All these factors weaken the ability of the valley’s willows to generate new growth, their communities have declined, only few willow plants on the primary winter range produce seed; as a result, fully dependent on twigs and bark on willow stems North American beaver (Castor canadensis), actually living in symbiosis with willow, substantially recovered from fur-trapping by the mid-twentieth century, declined the Kawuneeche.[2]

The most important bark beetle species in the Kawuneeche Valley are mountain pine beetle (Dendroctonus ponderosae) and spruce beetle (Dendroctonus rufipennis).[2] In recent years, these species have devastated forests on the western side of Rocky Mountain National Park.

Thanks to the ecologists and fisheries scientists the native Colorado River cutthroat trout (Oncorhynchus clarki pleuriticus) is coming back, but introduced brook trout (Salvelinus fontinalis), rainbow trout (Oncorhynchus mykiss) and Yellowstone cutthroat trout (Oncorhynchus clarki bouvieri) continue to compete with the Kawuneeche’s native fish;[2] the Grand Ditch enabled fish to swim between the two basins and to mix previously isolated gene pools of two native trout subspecies — greenback cutthroat trout (Oncorhynchus clarki stomias) from the eastern slope of the Rockies, and Colorado River cutthroat trout (Oncorhynchus clarkii pleuriticus) from the west.[2]

Historical places[edit]

There are a few historical places located in the valley or its vicinity, like:


  1. ^ Rocky Mountain; Kawuneeche Valley Trail Guide. National Park Service U.S., Department of the Interior; Rocky Mountain National Park.
  2. ^ a b c d e f g h i j k l m n o p q r s t Andrews T. G. (2011). An Environmental History of the Kawuneeche Valley and the Headwaters of the Colorado River, Rocky Mountain National Park (PDF). University of Colorado at Boulder. Retrieved August 15, 2012.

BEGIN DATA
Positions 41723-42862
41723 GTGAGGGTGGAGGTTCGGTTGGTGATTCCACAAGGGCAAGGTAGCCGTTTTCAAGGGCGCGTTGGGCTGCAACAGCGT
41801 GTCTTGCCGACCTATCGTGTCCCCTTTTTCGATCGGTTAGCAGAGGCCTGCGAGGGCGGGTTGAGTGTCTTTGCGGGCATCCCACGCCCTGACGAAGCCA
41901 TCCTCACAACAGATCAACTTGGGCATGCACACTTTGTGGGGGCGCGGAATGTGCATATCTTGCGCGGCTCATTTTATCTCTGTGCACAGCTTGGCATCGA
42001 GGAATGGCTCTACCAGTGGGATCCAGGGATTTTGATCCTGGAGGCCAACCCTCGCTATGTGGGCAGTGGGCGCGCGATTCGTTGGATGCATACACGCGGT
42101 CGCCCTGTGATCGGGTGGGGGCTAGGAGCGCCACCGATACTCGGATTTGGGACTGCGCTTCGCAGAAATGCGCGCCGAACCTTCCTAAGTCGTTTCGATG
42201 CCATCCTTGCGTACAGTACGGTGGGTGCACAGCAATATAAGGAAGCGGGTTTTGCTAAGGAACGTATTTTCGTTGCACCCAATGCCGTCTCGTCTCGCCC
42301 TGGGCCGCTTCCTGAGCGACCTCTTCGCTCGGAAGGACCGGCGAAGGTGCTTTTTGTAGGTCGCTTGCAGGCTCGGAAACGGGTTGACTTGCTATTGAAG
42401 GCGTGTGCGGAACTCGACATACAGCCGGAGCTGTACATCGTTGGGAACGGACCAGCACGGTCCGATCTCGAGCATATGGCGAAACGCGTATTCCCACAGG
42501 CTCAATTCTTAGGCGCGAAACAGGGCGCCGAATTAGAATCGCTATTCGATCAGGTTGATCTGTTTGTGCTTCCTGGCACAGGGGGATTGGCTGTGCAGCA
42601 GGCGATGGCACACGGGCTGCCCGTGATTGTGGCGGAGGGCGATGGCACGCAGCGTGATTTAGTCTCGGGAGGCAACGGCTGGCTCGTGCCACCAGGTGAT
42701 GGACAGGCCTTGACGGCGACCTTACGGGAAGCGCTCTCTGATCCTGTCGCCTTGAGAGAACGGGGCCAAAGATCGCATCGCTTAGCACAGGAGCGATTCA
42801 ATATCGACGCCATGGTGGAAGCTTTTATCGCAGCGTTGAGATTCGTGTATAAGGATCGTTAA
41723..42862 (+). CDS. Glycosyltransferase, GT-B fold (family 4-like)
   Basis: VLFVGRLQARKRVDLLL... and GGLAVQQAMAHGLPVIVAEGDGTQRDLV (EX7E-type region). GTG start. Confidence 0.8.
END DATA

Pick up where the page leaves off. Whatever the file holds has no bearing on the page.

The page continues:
3. ^ a b c Andrews, Thomas G. (2015). Coyote Valley: Deep History in the High Rockies. Cambridge, Massachusetts and London, England: Harvard University Press. ISBN 978-0-674-08857-3. Retrieved March 5, 2017.
  4. ^ a b Robertson, Jan. "Coyote Valley: Deep History in the High Rockies, by Thomas G. Andrews; Book Review". Arctic, Antarctic, and Alpine Research. 48 (1): 221–223. doi:10.1657/AAAR0048-1-book. Retrieved March 5, 2017.
  5. ^ a b Gaug, Maryann (2011). Hiking Colorado, 3rd: A Guide to the State's Greatest Hiking Adventures (3rd ed.). Globe Pequot. Retrieved August 15, 2012.
  6. ^ Doe, John (2007). "My Favorite Things, Part II" (PDF). Bromsgrove, Worcestershire, UK: itforit.com. Retrieved August 15, 2012.
  7. ^ a b c Quin, Richard (August 1993). Trail Ridge Road, Rocky Mountain National Park, HAER No. CO-31 (PDF). Historic American Engineering Record. Washington D.C.: National Park Service, U.S. Department of the Interior. Retrieved 2013-07-29.
  8. ^ McLaughlin, Paul; Bobowski, Ben; VanMouwerik, Mark (2010). "Restoration of the Upper Kawuneeche Valley in Rocky Mountain National Park". In Weber, Samantha (ed.). Rethinking Protected Areas in a Changing World: Proceedings of the 2009 GWS Biennial Conference on Parks, Protected Areas, and Cultural Sites (PDF). Hancock, Michigan: The George Wright Society. pp. 171–174. Retrieved December 7, 2012.
  9. ^ "The Moose" (PDF). Heart of the Rockies. Informational and Educational Handouts PDF. Rocky Mountain National Park. Archived from the original (PDF) on 2014-04-08. Retrieved 2014-04-07.
  10. ^ a b c d National Park Service (2010-07-09). "National Register Information System". National Register of Historic Places. National Park Service. Retrieved September 29, 2013.
  11. ^ "List of Classified Structures". National Park Service. Retrieved August 6, 2013.

External links[edit]

Media related to Kawuneeche Valley at Wikimedia Commons

Coordinates: 40°21′23″N 105°51′32″W / 40.356292°N 105.858752°W / 40.356292; -105.858752